Monthly e-Stamp Bulletin edited and published by Jeevan Jyoti from Dehradun.

Saturday, January 31, 2015

Rainbow February 2015



175th Anniversary of The Penny Black and the Birth of Stanley Gibbons

The Isle of Man Post Office celebrates this landmark postal and philatelic anniversary in collaboration with the world's longest established rare stamp merchant Stanley Gibbons Ltd. This set of stamps will be issued on 17th February 2015.

Dehradun February 2015 Vol. VIII Issue # 86

Monthly e-Stamp Bulletin Edited by Jeevan Jyoti for free circulation among philatelists

Readers are requested to send reports of philatelic activities in their area for publication. Short write ups by the readers about their journals, societies, publications and philatelic requirements can be sent for inclusion in this bulletin to and by post to –

Ms. Jeevan Jyoti, c / o Mr. Ajay Srivastav, Wildlife Institute of India, Chandrabani, Dehradun – 248002. India

Note- This bulletin is only for circulation among a limited group of philatelists without any commercial purpose. The bulletin will be sent to the readers only on request. Those who wish to receive it regularly please reply giving the name of your city / country with the subject SUBSCRIBE RAINBOW

Dear Reader,

I am pleased to release February 2015 issue of Rainbow Stamp News. A large number of district, zonal and state level stamp exhibitions are being organized by Department of Posts in the months of January and February. Some of the exhibitions have been organized at a very large scale. I must mention here the example of recent KARNAPEX 2015, Bangalore which was a grand show. It gave the glimpse of a National Stamp Exhibition. Such shows are only possible with the joint support  and effort of local philatelists and organizers. It  promotes philately among people from all walks of life as such big shows are well advertised and get attention of media .  Let’s look forward to more big exhibitions in the coming months  by India Post  in different cities of the country.

Here is a good news for all stamp lovers…. A new Android App of Indian Philately Digest, developed by Mr Prashant Pandya has been launched recently. This App is very useful for all stamp lovers. They can get latest update of Indian Philately through this app !! Thanks to Mr Prashant Pandya for giving such a wonderful gift to the philatelic community. Now we can say that Indian Philately is Smart Indian Philately !! This is all for this month…..More in next Issue !!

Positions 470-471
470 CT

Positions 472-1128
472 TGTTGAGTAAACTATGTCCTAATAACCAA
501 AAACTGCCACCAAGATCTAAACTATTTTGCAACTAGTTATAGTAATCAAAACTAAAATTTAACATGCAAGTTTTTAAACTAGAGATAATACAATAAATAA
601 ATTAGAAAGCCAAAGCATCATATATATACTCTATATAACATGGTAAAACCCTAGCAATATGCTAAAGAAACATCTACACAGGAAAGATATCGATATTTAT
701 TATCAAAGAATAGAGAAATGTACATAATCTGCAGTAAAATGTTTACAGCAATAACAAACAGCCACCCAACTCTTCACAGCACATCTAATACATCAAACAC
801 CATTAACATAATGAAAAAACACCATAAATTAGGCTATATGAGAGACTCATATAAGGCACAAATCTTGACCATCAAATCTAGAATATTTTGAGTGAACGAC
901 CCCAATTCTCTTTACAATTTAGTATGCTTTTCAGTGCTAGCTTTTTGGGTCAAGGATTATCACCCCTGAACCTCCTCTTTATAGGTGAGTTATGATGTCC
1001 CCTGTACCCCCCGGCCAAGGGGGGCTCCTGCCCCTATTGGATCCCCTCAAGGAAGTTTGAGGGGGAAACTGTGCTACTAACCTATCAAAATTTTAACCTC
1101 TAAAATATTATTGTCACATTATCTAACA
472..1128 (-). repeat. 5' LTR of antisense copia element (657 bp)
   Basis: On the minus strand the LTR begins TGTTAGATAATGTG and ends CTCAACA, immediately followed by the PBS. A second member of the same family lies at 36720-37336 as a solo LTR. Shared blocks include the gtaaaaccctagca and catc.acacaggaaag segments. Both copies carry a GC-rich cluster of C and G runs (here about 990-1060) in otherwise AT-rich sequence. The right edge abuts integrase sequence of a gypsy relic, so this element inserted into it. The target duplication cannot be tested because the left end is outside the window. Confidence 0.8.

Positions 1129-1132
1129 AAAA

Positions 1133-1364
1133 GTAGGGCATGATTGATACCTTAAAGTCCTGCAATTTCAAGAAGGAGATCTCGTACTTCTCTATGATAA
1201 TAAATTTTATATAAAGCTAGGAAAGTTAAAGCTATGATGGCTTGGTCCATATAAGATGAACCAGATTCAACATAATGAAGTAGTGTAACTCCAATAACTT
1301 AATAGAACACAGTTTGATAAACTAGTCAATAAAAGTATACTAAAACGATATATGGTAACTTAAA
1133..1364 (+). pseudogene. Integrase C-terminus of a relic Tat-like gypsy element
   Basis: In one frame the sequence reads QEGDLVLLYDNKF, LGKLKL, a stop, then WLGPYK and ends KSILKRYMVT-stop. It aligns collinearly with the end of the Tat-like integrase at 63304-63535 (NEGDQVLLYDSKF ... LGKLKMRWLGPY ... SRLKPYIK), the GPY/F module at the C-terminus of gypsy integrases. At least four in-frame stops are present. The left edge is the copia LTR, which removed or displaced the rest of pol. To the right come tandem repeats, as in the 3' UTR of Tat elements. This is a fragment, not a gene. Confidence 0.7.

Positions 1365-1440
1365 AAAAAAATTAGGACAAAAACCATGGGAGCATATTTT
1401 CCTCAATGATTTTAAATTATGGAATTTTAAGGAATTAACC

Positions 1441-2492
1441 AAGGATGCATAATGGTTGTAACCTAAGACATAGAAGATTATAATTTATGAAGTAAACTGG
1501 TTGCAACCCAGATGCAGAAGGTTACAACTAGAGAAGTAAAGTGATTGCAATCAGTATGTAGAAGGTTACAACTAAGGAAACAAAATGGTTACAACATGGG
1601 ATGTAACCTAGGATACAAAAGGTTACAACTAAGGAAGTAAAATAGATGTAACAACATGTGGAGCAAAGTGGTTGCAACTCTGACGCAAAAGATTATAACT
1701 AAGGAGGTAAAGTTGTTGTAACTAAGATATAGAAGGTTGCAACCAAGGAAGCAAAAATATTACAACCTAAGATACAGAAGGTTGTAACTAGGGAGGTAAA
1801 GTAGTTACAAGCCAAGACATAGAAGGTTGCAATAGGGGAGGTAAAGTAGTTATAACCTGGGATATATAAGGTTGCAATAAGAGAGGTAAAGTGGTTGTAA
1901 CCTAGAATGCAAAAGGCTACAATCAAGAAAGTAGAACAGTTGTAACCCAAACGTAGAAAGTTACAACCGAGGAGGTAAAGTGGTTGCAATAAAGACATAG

Happy Collecting !!

                                                                                                                                                                                 -- Jeevan Jyoti



· From the Desk of Naresh Agrawal

· Recent Indian Issues

· In The News

· Book Review

· Philatelic Travelogue

· Beginners’ Section

· Specialized Section

· Reader’s Right

· New Issues from Other Countries

· Philatelic Clubs and Society

· Blogs & Websites on Philately

· Current Philatelic Magazines – Newsletter




image From the Desk of Naresh Agrawal  

This time I am not going to write anything on the happening in the philatelic field or going to suggest any thing for betterment of philately or the philatelists. In fact, I have a good collection on my theme “Mail and Its Movement”. A vast theme which has vast scope. This also includes carried mail covers. During my study on mail carriage systems ,I came across various unique methods for carriage of mail or messages being used from time to time. We broadly know the mail to be as Air Mail, Surface Mail, Sea Mail but various experimental methods have been used from time to time. Rocket Mail, Missile Mail, Submarine Mail, Pneumatic Mail, Air graph, V Mail, Pigeon Mail, Tin Can mail, Balloon Mail, Runner mail, Dog sledge Mail, Parachute Mail, Glider mail, Ropeway Mail, Hovercraft Mail, Helicopter Mail, Ferry Mail, Electronic mail , Snail Mail, Mail carriage by Train, Plane, animals etc. are some of the traditional, modern and experimental mail carriage methods. I want to share with you all some of the interesting methods ever used to send messages which are not only unique but are thrilling too .


This is an amusing story about two young lovers living in Montevideo in Uruguay who used girl father’s hat for sending their love letters/message/mail between them as communication between them had been restricted by their parents.

A Montevideo damsel always remained guarded like the crown jewels. She was never without a chaperon. She fell in love with a young man whose father belonged to the Colorado political party where as the girl’s father was staunch Blanco. Therefore orders were given that on no account must they communicate with each other. But the girl remained happy and sang all day. And when the girl’s father saw the young man at his club he looked happy as happy. He concluded there was some leakage somewhere and so redoubled the guard.

The happy pair looked as happy as ever. One day when girl’s father he was going home from club the wind blew his hat off. He chased it down the street and tackled it low. At the moment of recapture, he saw, with surprise, a piece of white paper sticking out of the inner band in his hat. It was a love letter from Swain.

That was supposed to be the only case on record of the angry father being used as post by young lovers. Such a story would be very embarrassing. The girl’s father promptly gave his blessings to the marriage.


During the great war an artillery officer hit upon a strange device in his anxiety to communicate with his fiancée, who found herself cut off on farm behind the enemy lines for quite a long time.